Chris Grayling appointed Transport Secretary
Chris Grayling, Conservative MP for Epsom and Ewell, has been announced as the new Transport Secretary following Theresa May’s appointment as Prime Minister.
Mr Grayling has been Leader of the House of Commons since May 2015. Following the formation of the coalition government in May 2010, he was appointed Minister of State at the Department for Work and Pensions and then became Secretary of State for Justice in September 2012.
In his new role, he replaces Patrick McLoughlin who now becomes Tory party chairman and also Chancellor of the Duchy of Lancaster.
Commenting on Mr Grayling’s appointment, David Davies, executive director for the Parliamentary Advisory Council for Transport Safety (PACTS), said: “We welcome Chris Grayling to the post of Secretary of State for Transport and wish him success. While Transport may not be top of the Whitehall pecking order, it is hugely important to the economy, the environment and to our quality of life.”
He added: “We are relieved to see that earlier rumours that the Department for Transport was to be abolished appear incorrect. Transport safety requires coordination and is not just about infrastructure.
“There has been a Transport Department in one shape or form for almost 100 years, since the formation of the Ministry of Transport in 1919. The only exceptions were 1970-76 when it was subsumed into a Department for the Environment and 1997-2002 when it was part of a larger department, but with Transport still prominent in the title.”
The RAC also welcomed the news of Mr Grayling’s appointment. Public affairs manager Nick Lyes said: “A new Prime Minister and changes to the Cabinet could mean a change of priorities. Motorists have in recent years benefitted from a prolonged fuel duty freeze and a focus on upgrading the strategic road network. But what motorists need in this era of uncertainty is clarity that the Government will continue to be on their side. This means helping motorists, businesses and the economy by not increasing fuel duty, and sticking with the long-term vision of investment for our strategic road network. Traffic volumes are now at record levels and to avoid gridlock the RAC seeks assurances that the Road Investment Strategy will continue to be implemented in full, and that guarantees for investment beyond 2020 will be kept.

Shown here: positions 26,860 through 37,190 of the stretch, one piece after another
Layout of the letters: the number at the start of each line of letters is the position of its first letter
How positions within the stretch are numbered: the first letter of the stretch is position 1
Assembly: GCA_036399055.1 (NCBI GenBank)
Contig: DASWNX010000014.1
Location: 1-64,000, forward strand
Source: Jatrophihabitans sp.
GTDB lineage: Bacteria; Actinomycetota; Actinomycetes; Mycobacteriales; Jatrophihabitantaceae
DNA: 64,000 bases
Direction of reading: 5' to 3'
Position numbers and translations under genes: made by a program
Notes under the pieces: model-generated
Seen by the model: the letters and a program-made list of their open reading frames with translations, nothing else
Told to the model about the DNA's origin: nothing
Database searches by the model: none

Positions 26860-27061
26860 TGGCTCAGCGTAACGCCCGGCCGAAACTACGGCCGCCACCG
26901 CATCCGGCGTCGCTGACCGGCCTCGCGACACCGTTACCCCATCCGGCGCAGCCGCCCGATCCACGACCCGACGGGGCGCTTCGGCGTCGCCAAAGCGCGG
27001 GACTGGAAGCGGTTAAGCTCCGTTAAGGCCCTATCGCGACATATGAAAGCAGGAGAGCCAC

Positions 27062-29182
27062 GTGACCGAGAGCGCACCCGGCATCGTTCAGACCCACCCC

“It is also vitally important that the new Transport Secretary and Chancellor work together to come up with a long-term funding solution to improve the state of local roads. Potholes are causing damage to our nation’s vehicles – as the RAC reported, in 2015 there was a 24% year-on-year rise in pothole damage related call-outs. The state of our local roads is now so serious that motorists tell us that fixing the problem is their number one priority.
“The Government will also have decisions to make about implementing clean air zones and improving road safety. Given the important part Britain’s 38 million motorists play in the country’s economic health, prioritising their needs is absolutely essential.”